Monika Sosnowska’s work is informed by the architectural landscape of Warsaw. While walking around the city, she photographs the housing blocks, service pavilions, train stations and shopping centres that tangibly reflect the country’s communist past. Exploring the imposition of rational or centralised planning on space, Sosnowska manipulates the form of the structures she depicts. Deprived of their original function, her buildings begin to take on the characteristics of a particular mental space as they are forced to bend, collapse, invert and distort. The resulting configurations not only draw attention to the relationship between the built environment and personal perception, but also encourage reflection on the impact of societal structures on lived reality.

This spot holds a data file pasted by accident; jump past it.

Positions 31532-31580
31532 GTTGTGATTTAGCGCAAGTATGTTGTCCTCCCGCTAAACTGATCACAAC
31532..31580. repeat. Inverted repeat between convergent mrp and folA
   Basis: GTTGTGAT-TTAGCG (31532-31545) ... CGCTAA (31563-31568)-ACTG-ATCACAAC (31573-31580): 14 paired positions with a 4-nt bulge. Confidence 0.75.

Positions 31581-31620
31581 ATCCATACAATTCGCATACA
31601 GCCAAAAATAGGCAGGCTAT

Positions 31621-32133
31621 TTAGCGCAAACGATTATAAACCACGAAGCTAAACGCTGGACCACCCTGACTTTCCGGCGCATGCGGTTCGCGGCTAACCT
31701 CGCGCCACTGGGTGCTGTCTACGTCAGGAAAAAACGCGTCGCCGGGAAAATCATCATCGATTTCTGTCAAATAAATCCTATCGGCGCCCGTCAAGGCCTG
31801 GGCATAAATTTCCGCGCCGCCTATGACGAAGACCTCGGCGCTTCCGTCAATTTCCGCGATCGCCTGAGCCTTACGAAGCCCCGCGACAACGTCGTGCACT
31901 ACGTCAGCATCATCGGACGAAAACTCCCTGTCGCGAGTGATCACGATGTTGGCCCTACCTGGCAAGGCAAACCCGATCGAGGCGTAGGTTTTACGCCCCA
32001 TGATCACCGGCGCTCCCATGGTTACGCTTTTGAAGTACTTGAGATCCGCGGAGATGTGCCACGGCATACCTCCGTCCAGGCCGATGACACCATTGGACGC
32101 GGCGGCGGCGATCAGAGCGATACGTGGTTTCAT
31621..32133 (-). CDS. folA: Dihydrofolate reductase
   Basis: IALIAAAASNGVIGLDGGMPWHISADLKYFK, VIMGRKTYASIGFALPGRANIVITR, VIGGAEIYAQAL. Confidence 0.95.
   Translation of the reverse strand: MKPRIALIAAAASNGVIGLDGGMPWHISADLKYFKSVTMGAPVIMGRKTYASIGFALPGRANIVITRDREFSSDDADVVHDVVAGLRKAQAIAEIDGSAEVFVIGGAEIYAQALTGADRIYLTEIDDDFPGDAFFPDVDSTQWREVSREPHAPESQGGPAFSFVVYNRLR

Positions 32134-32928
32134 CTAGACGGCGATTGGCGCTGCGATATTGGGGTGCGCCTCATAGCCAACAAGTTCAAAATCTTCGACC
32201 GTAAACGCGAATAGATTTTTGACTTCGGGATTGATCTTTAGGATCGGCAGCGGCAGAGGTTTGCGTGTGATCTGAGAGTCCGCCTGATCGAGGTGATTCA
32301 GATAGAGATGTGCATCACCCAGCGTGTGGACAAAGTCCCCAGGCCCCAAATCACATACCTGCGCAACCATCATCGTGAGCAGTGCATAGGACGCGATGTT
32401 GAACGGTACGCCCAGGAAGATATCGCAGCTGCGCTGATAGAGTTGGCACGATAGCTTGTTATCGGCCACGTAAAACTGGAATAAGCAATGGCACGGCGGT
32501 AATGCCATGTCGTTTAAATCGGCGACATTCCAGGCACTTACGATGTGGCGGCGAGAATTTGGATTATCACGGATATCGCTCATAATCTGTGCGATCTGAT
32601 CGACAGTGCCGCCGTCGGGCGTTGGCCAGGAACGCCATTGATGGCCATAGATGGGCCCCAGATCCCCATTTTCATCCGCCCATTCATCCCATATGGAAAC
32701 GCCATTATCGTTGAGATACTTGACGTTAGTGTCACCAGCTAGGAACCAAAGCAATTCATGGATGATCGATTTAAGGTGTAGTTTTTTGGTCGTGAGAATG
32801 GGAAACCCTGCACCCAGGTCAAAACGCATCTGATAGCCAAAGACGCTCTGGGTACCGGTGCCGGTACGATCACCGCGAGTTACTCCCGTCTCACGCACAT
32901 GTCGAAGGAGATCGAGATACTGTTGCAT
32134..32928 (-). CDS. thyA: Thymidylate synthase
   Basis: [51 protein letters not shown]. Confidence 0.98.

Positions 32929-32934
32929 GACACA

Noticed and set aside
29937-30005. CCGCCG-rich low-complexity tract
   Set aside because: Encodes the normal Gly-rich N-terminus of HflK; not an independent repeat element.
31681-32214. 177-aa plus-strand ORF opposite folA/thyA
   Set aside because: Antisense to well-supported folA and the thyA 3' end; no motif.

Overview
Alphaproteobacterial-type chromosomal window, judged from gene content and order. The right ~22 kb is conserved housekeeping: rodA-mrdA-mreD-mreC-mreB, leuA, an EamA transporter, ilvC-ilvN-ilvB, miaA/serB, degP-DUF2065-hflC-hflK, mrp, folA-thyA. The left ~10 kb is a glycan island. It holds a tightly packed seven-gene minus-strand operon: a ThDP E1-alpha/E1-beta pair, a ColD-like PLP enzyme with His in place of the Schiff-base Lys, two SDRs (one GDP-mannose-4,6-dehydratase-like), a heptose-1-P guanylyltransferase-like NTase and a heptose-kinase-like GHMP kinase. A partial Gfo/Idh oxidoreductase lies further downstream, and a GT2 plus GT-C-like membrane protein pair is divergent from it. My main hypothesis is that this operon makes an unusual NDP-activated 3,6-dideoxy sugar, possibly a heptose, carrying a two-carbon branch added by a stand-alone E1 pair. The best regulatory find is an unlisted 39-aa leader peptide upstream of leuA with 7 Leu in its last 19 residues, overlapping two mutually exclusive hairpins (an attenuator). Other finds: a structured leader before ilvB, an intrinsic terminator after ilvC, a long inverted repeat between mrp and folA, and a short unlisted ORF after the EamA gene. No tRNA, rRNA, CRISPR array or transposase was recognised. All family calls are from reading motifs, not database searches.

Questions of renovation, revision, heritage and destruction are addressed in Façade (2013), a seven-metre-long steel structure that resembles a maquette of a modernist building. The collapsed edifice appears to drape from the ceiling, recalling a soft fabric rather than a rigid architectural structure. The drooping form provokes consideration of Sosnowska’s artistic process. She starts by soaking a paper model; once dried, she recreates the shape in steel, collaborating intensely with engineers, welders and other technicians to achieve the desired resemblance to the original. The resulting sculpture reflects the remaking of architectural elements and delineates the collective and virtually alchemical transformations from one material to another.
This project was part of Sharjah Biennial 13.
Courtesy of the Modern Institute/Toby Webster Ltd, Glasgow and the artist